Local multi-gaming organisation Energy Esports today announced the acquisition of a Counter Strike Global Offensive team comprised solely of women.
The team includes Danielle “eN.TrueF!re” Pienaar, Carmen “eN.Cjay” Mcleod, Jana “eN.SaltyMonkey” du Toit, Christin “eN.Christin” Meistre and captain Julia “eN.Bish” Robson. While pipping terrorists (or counter terrorists) is hard work we managed to get Robson away from the monitor to chat about the acquisition and esports at large.
“Energy eSports has always been a big name in the gaming scene. We are extremely proud and honoured to a part of a leading MGO that has a passion to grow the local esports community and support female competitors to get involved,” says Robson.
The captain started her esports career in 2010 when she joined an all-female Call of Duty team before moving to an all male team that competed at various events in 2013.
“Ever since then, I’ve been involved in the competitive scene. At that time, I was looking up at big teams and players, hoping to get as good as they are one-day,” Robson tells us.
Local esports: pipe-dream or a pipe-bomb ready to explode?
Looking internationally, the esports scene has exploded in recent years with networks like ESPN and even our own Supersport taking notice.
Professional gaming is on the rise and that goes for South Africa as well.
“South African eSports is at such an awesome spot at the moment,” Robson tells us. “We say this every-year, reason being that our scene constantly improves by leaps each time.”
The captain is not mistaken, the esports scene is definitely getting more recognition. This year Telkom has increased the prize pool of the DGL Masters to R1.5 million. Kagiso Media and MTN recently teamed up to host a Dota 2 tournament with a prize pool of R50 000.
That’s not even mentioning the myriad other tournaments and competitions that esports players can participate in.
Growing and changing
An all-female team in the esports scene is something of an oddity, considering the testosterone-laden state of the scene over the last few years.
“I don’t think gaming should be daunting for women because of that, I do however think that most women just aren’t exposed to the gaming scene as commonly as men are these days,” explains the captain.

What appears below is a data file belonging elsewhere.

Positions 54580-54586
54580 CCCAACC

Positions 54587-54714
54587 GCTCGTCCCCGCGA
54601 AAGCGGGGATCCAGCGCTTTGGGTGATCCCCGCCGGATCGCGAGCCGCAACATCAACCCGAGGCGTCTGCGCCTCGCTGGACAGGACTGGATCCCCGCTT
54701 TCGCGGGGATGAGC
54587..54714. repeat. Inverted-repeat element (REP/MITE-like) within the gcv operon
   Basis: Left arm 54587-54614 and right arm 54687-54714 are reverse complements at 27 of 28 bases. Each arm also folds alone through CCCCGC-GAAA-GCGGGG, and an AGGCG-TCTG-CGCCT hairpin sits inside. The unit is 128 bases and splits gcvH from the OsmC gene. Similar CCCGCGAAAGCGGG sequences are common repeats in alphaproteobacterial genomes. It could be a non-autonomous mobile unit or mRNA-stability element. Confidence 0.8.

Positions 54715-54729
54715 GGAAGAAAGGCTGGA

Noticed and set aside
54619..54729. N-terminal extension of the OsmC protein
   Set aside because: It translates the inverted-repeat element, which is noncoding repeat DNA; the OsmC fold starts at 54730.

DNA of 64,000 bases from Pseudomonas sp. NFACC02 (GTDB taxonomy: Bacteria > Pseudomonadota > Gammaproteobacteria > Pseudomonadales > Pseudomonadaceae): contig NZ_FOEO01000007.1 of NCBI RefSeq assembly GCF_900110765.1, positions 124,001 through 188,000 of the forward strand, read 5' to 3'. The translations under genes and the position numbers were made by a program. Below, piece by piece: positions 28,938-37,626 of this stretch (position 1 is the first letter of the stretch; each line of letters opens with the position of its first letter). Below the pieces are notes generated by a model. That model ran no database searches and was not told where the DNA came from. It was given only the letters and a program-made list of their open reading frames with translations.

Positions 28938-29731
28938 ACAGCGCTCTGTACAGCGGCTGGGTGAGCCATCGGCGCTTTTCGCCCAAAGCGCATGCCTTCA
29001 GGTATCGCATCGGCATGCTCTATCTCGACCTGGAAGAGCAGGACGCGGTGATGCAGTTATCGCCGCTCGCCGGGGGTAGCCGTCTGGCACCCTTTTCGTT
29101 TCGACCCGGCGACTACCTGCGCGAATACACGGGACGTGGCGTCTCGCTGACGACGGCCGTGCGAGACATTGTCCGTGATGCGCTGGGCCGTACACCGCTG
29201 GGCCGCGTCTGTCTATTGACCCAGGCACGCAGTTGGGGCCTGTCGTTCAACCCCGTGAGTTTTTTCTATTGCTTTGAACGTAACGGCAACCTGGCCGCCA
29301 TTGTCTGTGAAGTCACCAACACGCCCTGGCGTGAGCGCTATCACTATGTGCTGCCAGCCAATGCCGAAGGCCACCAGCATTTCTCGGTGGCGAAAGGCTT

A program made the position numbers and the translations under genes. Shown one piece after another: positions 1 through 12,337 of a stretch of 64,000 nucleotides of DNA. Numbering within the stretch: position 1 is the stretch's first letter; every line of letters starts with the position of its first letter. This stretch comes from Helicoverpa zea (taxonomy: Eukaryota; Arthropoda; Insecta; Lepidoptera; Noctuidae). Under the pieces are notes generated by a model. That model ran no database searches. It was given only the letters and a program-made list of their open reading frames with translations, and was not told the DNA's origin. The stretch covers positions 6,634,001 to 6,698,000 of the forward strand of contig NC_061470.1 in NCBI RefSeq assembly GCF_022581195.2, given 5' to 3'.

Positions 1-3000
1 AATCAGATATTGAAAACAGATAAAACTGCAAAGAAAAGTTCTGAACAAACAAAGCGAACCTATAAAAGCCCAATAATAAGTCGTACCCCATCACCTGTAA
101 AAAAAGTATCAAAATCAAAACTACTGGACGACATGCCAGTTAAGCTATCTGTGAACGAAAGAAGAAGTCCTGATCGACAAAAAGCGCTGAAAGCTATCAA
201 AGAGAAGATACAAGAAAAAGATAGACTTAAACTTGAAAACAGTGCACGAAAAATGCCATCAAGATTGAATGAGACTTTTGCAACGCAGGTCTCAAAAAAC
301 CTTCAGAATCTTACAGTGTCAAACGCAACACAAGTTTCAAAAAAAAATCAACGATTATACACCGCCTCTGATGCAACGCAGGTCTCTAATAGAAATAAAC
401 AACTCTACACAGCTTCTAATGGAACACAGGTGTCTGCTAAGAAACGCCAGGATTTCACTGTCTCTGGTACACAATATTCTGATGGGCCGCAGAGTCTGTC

Something we here at htxt.africa have always found odd is the lack of mixed gender teams in esports. This is something that Robson says she would like to see more of in the future.
“All the girls in my team have played competitively in a mixed gendered team and currently our team competes against male teams. There is no reason to not have a mixed gendered team,” says Robson.
Most of Energy Esports’ all-female CS:GO contingent started out playing Call of Duty 4 before moving to CS:GO, the next big competitive craze at the time.
Robson says that the move from CoD4 to CS:GO was largely driven by her experience in another game. A game which if you’ve ever attended a LAN you may have encountered, Counter Strike: Source.
But for Robson it’s not so much about which game she’s playing, it’s just about playing games and that’s why esports has such a far reaching appeal.
“Everybody loves a good video game and even more so, a game you can play versus your friends. I think it is a very relatable sport for viewers to interact with and the element of fun never dies down,” says Robson.
While South Africa’s internet connectivity woes do sometimes hamper Robson’s dream of seeing her name in lights, she’s confident that she’ll be in this scene for a long time.
“I will definitely be a part of the esports scene for life. I’ve met so many amazing people who has worked really hard to get eSports to where it is today and it has become a passion to see how the eSports scene grows.”
For those reading this that have aspirations of being the next big name in esports, Robson has some rather simple advice.
“Practice. Play. Have fun. There is not much more to it than just genuinely enjoying each minute of gaming and getting involved in the scene.”[Main Image – Pixabay]